Friday, February 27, 2015

the death of affect

I finally caught up with the first episode of Reginald D Hunter's Songs of the South (passim) which has introduced me the extraordinary murder balled "The Knoxville Girl."

The narrator meets a girl in Knoxville and spends every Sunday evening at her house. One day, they go for walk and, the next thing you know, he's at her with a makeshift club. She begs for her life, but he ignores her pleas, continues the beating even more viciously, and doesn't stop till the ground is awash with her blood. He dumps her dead body in the river, then returns home, fending off his mother's queries about his stained clothes by insisting he's had a nosebleed. After a tortured night, he's thrown in jail for life. His last words before the music fades out are to assure us that he really did love her.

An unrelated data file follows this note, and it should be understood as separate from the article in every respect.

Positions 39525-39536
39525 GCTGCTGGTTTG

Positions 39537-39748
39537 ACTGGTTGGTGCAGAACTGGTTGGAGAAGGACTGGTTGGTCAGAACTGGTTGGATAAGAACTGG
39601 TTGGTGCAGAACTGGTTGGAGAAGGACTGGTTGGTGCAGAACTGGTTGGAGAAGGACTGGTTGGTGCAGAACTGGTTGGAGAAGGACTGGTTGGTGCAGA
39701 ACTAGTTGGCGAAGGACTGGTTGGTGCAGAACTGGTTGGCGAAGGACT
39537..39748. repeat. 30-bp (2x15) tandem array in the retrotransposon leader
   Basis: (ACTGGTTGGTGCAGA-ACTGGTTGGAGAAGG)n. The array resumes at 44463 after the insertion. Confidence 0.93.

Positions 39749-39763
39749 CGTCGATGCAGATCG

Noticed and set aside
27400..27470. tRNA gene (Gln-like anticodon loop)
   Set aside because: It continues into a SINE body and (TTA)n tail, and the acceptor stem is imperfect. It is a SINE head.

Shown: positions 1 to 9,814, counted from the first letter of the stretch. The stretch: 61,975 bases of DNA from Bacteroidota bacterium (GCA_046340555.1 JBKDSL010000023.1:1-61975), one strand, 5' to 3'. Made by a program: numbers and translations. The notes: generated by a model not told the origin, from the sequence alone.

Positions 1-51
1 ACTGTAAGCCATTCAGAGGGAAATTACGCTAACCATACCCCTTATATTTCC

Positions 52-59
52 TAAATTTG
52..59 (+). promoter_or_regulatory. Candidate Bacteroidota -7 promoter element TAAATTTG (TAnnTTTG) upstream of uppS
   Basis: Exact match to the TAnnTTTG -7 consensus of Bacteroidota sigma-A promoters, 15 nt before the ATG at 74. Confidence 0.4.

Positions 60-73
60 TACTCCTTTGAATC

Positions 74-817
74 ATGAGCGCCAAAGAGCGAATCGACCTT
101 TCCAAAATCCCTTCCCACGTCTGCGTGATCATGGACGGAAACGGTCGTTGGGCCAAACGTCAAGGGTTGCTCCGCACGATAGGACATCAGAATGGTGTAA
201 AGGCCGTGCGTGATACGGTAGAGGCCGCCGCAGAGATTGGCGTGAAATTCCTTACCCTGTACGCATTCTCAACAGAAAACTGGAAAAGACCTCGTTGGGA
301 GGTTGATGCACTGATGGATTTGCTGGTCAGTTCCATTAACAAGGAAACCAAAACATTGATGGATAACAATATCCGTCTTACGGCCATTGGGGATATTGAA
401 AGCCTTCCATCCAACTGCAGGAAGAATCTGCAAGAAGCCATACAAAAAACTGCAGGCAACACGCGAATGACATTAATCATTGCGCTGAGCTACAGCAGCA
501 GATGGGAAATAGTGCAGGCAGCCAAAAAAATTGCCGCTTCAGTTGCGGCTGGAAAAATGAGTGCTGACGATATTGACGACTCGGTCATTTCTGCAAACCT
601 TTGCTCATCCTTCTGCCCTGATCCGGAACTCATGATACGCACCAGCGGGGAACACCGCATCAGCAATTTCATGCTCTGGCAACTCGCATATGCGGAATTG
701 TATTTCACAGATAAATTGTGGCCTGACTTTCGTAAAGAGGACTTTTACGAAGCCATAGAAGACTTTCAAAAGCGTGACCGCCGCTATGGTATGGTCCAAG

Pondering this, I was wondering if the motiveless serial killer might turn out to be one of the USA's main contributions to the world's culture and mythology.

But hold on, according to Wikipedia:
It is derived from the 19th-century Irish ballad The Wexford Girl, itself derived from the earlier English ballad "The Oxford Girl". Other versions are known as the "Waxweed Girl", "The Wexford Murder". These are in turn derived from Elizabethan era poem or broadside ballad, "The Cruel Miller".
I guess the hillbillies are off the hook.

Prodnose: What's the matter, boy? I bet you can squeal. I bet you can squeal like a pig. Let's squeal. Squeal now. Squeal.
Myself: Wheeeeeeeeeeeeeee!
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